In an interview with the San Diego Union-Tribune that conflates institutional frustrations with personal slights, Candice Wiggins confessed, “It wasn’t like my dreams came true in the WNBA. It was quite the opposite.” The problem, she says, was that she isn’t gay.
The No. 3 overall draft pick out of Stanford in 2008 played for four different teams over her eight-year career before retiring abruptly last March instead of accepting a contract extension with the New York Liberty. Now, seemingly pre-promoting an autobiography-in-progress based on her time in the WNBA, Wiggins is blaming her disappointing experience in the league on her heterosexuality. From the Union-Tribune:
“Me being heterosexual and straight, and being vocal in my identity as a straight woman was huge,” Wiggins said. “I would say 98 percent of the women in the WNBA are gay women. It was a conformist type of place. There was a whole different set of rules they (the other players) could apply.
“There was a lot of jealousy and competition, and we’re all fighting for crumbs,” Wiggins said. “The way I looked, the way I played – those things contributed to the tension.
“People were deliberately trying to hurt me all of the time. I had never been called the B-word so many times in my life than I was in my rookie season. I’d never been thrown to the ground so much. The message was: ‘We want you to know we don’t like you.’”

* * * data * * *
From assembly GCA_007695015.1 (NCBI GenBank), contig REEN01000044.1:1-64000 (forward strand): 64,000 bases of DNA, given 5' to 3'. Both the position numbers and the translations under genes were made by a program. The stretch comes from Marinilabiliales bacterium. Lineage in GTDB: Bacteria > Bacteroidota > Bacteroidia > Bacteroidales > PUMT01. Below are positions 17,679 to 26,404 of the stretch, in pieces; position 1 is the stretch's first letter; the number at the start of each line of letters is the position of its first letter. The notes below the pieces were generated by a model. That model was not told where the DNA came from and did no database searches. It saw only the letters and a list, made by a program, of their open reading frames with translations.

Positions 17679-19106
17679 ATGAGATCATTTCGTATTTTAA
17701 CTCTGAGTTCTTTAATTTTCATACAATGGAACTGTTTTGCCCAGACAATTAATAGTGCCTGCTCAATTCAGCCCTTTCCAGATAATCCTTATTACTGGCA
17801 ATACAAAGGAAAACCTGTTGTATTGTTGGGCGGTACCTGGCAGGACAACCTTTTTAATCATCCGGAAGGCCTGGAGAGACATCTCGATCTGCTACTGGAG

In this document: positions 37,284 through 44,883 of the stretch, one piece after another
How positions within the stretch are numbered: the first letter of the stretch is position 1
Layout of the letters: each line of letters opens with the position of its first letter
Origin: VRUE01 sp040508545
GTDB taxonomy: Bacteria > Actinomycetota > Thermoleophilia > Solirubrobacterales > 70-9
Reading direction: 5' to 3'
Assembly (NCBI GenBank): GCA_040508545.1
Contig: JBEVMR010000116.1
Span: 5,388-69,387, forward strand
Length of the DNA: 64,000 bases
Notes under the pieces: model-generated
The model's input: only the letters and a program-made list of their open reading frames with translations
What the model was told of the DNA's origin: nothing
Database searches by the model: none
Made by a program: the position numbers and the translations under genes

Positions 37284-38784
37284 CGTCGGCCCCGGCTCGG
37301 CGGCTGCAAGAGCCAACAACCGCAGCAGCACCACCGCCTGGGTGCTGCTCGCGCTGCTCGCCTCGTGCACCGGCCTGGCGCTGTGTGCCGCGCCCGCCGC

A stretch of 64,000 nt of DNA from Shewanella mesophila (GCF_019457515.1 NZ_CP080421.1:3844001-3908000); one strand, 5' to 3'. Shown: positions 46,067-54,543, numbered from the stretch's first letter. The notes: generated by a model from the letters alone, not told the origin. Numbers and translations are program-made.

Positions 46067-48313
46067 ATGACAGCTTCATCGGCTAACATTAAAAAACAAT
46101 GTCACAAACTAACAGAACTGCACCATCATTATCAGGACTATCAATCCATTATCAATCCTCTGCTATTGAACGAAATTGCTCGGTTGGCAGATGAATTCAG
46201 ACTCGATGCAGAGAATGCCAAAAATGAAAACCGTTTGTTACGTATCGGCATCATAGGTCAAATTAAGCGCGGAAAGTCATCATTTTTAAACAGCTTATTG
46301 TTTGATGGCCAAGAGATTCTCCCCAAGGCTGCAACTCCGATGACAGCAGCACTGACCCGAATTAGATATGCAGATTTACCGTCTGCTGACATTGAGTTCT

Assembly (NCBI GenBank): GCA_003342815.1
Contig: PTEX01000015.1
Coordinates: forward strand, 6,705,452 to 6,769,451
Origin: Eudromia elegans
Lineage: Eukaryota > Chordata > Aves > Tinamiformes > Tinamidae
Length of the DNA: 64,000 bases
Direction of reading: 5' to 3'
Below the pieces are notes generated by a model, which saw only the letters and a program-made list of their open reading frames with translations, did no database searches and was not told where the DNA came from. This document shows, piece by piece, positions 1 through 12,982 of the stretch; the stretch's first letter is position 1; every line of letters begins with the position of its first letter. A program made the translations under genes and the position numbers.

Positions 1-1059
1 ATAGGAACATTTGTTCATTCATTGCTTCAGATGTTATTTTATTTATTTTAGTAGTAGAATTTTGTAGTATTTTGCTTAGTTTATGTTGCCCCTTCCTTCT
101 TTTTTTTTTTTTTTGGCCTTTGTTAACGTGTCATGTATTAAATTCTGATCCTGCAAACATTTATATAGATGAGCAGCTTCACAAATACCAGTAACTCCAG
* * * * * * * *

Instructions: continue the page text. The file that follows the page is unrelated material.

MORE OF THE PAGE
It’s true that the WNBA has been at the forefront of LGBT acceptance, driven largely by the high-profile coming out of a number of stars. But as the Union-Tribune points out, there’s no data to back up Wiggins’s claim about the league’s dramatically outsized proportion of homosexual athletes (Even Dennis Rodman thinks “only” 50 percent of WNBA players are likely homosexual.)
Wiggins doesn’t explicitly say anything derogatory about women in the league who are lesbians—and, in fact, she once had glowing words for a a WNBA Pride Night—but beyond the sheer oddness of this estimation, she seems to have some strange ideas about womanhood.
She makes the point that players in the WNBA feel pressured to “play like a man,” but then distances herself from the rest of the league by saying, “I was proud to a be a woman, and it didn’t fit well in that culture.” Elsewhere, she seems to imply that her teammates were jealous of the attention her more traditional femininity garnered.
In a piece published in The Players’ Tribune around the time of her retirement, Wiggins alludes to being relieved to step away from the league, but doesn’t mention the issues of sexuality or even the bullying. She does, however, talk about the strain of playing year-round for financial reasons and the eight surgeries she’s undergone. The physical and emotional toll of playing abroad to support a career in the WNBA has a little more resonance as a source of disillusionment, and now Wiggins isn’t pulling any punches on that topic, either.
“Nobody cares about the WNBA,” she told the Union-Tribune. “Viewership is minimal. Ticket sales are very low. They give away tickets and people don’t come to the game.”